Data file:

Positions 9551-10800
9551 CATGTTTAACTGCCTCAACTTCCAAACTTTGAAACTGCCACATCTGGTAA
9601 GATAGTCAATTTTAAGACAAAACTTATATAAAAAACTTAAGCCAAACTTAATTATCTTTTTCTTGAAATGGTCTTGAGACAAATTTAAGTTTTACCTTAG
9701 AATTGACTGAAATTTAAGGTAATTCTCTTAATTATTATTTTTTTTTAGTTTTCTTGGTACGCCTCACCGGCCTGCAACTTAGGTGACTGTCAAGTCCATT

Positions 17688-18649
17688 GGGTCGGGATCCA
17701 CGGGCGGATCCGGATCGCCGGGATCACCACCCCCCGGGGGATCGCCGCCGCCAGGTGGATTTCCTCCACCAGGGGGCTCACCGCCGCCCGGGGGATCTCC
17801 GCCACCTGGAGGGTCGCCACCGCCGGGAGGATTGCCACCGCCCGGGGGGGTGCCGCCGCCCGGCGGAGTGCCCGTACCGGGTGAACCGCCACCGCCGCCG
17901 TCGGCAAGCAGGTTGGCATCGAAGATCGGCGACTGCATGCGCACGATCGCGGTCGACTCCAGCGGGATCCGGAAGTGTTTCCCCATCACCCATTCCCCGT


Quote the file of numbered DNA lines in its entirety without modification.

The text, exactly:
Positions 9551-10800
9551 CATGTTTAACTGCCTCAACTTCCAAACTTTGAAACTGCCACATCTGGTAA
9601 GATAGTCAATTTTAAGACAAAACTTATATAAAAAACTTAAGCCAAACTTAATTATCTTTTTCTTGAAATGGTCTTGAGACAAATTTAAGTTTTACCTTAG
9701 AATTGACTGAAATTTAAGGTAATTCTCTTAATTATTATTTTTTTTTAGTTTTCTTGGTACGCCTCACCGGCCTGCAACTTAGGTGACTGTCAAGTCCATT

Positions 17688-18649
17688 GGGTCGGGATCCA
17701 CGGGCGGATCCGGATCGCCGGGATCACCACCCCCCGGGGGATCGCCGCCGCCAGGTGGATTTCCTCCACCAGGGGGCTCACCGCCGCCCGGGGGATCTCC
17801 GCCACCTGGAGGGTCGCCACCGCCGGGAGGATTGCCACCGCCCGGGGGGGTGCCGCCGCCCGGCGGAGTGCCCGTACCGGGTGAACCGCCACCGCCGCCG
17901 TCGGCAAGCAGGTTGGCATCGAAGATCGGCGACTGCATGCGCACGATCGCGGTCGACTCCAGCGGGATCCGGAAGTGTTTCCCCATCACCCATTCCCCGT